7,000 Insects Stolen, Worth Up to $50,000


Photo Credit: Washington Post

Brandon Barr, Reporter

In late August, over the course of four days, nearly 7,000 insects were stolen from the  Philadelphia Insectarium and Butterfly Pavilion. Through security camera footage, it turns out to be an inside job. Five museum employees took the insects out of their cages, put them into plastic containers, and loaded them into their cars. All in all, the heist appears to be around $30,000-$50,000 dollars.

When discussing a potential motive, owner John Cambridge says, “…exotic pet industry is absolutely bursting with buyers right now… for insects too.”  A healthy adult Gooty sapphire tarantula can cost more than $350, while Mexican fireleg tarantulas go for $250. Rhinoceros cockroaches are worth $500 per mating pair.

The museum did not catch the heist earlier, because insects move in and out of enclosures quite often. “We’re always taking things for education programs, doing maintenance, cage exchanges, and so they just walked straight out the front door with them.” Insects and arachnids are easy to transport and care for. It can be very difficult to fully prevent these type of heists since the insects can be sent through the mail with ease.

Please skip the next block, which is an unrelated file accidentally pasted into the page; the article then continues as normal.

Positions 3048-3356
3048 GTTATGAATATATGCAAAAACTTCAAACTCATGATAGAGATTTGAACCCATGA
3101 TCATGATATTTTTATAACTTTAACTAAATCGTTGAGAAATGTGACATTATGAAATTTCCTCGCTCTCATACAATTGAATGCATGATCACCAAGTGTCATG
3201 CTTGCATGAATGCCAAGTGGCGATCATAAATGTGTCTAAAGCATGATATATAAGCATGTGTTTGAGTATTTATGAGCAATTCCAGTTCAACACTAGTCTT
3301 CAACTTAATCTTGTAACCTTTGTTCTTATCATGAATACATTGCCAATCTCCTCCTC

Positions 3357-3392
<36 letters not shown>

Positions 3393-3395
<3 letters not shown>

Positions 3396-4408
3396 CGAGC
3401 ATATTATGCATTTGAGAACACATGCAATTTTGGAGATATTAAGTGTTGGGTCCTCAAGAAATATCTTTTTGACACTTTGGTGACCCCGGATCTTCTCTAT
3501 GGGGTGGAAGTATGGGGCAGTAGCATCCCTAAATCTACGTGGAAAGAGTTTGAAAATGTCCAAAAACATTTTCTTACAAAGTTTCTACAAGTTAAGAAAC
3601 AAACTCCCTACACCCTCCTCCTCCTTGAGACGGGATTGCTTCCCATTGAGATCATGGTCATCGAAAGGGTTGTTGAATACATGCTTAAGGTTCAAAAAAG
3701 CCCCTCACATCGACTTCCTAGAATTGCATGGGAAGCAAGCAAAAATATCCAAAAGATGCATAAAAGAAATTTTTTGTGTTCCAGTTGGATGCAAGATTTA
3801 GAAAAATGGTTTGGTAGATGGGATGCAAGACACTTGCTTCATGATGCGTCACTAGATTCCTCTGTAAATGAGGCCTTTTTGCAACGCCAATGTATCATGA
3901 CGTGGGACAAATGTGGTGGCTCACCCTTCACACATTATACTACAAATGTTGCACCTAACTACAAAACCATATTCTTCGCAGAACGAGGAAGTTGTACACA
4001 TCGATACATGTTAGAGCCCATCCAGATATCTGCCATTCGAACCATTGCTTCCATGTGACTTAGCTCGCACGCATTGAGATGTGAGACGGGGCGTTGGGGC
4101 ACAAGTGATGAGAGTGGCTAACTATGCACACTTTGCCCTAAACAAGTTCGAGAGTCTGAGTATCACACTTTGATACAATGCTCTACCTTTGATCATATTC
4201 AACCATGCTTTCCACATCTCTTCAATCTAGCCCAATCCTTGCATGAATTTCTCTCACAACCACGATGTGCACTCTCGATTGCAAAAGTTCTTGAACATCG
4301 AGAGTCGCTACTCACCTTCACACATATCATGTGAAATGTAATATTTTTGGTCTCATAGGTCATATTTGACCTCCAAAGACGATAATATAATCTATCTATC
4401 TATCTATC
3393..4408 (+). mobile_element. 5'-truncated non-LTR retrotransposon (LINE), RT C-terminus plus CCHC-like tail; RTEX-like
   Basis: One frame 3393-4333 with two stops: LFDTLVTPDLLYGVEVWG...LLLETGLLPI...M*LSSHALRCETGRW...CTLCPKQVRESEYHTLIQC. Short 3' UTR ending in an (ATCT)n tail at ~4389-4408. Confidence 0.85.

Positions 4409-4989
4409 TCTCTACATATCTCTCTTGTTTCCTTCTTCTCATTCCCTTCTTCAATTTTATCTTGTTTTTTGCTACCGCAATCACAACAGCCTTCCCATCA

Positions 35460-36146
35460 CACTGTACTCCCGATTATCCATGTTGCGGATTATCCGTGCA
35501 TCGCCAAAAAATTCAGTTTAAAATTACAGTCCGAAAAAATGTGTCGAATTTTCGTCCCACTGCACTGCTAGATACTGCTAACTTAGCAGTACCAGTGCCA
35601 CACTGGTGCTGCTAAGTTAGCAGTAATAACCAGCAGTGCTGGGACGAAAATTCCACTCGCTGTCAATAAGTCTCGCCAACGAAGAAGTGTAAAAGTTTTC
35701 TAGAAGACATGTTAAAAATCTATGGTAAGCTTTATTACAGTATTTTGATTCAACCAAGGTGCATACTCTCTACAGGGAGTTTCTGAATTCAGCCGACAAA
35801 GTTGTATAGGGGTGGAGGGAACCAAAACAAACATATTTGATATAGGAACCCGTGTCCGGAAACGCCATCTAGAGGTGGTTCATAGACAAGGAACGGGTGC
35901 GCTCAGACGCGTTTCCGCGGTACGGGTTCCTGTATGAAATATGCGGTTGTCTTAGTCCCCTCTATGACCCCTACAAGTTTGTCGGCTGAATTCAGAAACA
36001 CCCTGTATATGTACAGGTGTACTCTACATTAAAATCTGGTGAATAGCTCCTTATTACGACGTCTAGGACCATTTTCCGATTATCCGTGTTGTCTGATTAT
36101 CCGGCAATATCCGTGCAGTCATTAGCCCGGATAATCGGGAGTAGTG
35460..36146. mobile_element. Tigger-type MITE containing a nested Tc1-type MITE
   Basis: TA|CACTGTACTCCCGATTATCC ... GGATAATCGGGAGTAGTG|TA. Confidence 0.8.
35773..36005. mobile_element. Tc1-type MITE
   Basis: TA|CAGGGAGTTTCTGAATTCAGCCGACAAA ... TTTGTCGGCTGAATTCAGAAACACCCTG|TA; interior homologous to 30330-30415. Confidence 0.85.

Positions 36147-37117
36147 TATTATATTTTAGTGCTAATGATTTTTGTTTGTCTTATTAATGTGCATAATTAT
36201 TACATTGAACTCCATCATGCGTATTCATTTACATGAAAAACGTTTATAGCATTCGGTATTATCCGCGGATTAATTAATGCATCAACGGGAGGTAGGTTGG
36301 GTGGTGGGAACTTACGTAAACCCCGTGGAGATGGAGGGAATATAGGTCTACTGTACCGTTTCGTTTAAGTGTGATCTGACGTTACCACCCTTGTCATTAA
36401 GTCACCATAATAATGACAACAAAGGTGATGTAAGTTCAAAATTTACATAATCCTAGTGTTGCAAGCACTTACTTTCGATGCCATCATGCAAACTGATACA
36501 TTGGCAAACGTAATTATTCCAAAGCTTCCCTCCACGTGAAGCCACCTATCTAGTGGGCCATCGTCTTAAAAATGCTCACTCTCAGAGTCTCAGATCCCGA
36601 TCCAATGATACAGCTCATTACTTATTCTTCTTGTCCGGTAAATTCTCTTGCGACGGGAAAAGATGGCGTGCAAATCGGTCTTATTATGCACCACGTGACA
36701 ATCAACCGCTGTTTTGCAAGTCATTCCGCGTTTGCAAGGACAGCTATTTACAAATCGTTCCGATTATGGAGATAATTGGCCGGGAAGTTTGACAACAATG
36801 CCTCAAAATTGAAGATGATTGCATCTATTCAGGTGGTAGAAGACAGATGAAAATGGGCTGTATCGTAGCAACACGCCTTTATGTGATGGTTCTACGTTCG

Now the case is in the hands of the FBI. One of the suspected people who took part in the theft lives in New Jersey, which since the former employee crossed state lines which makes it a federal crime.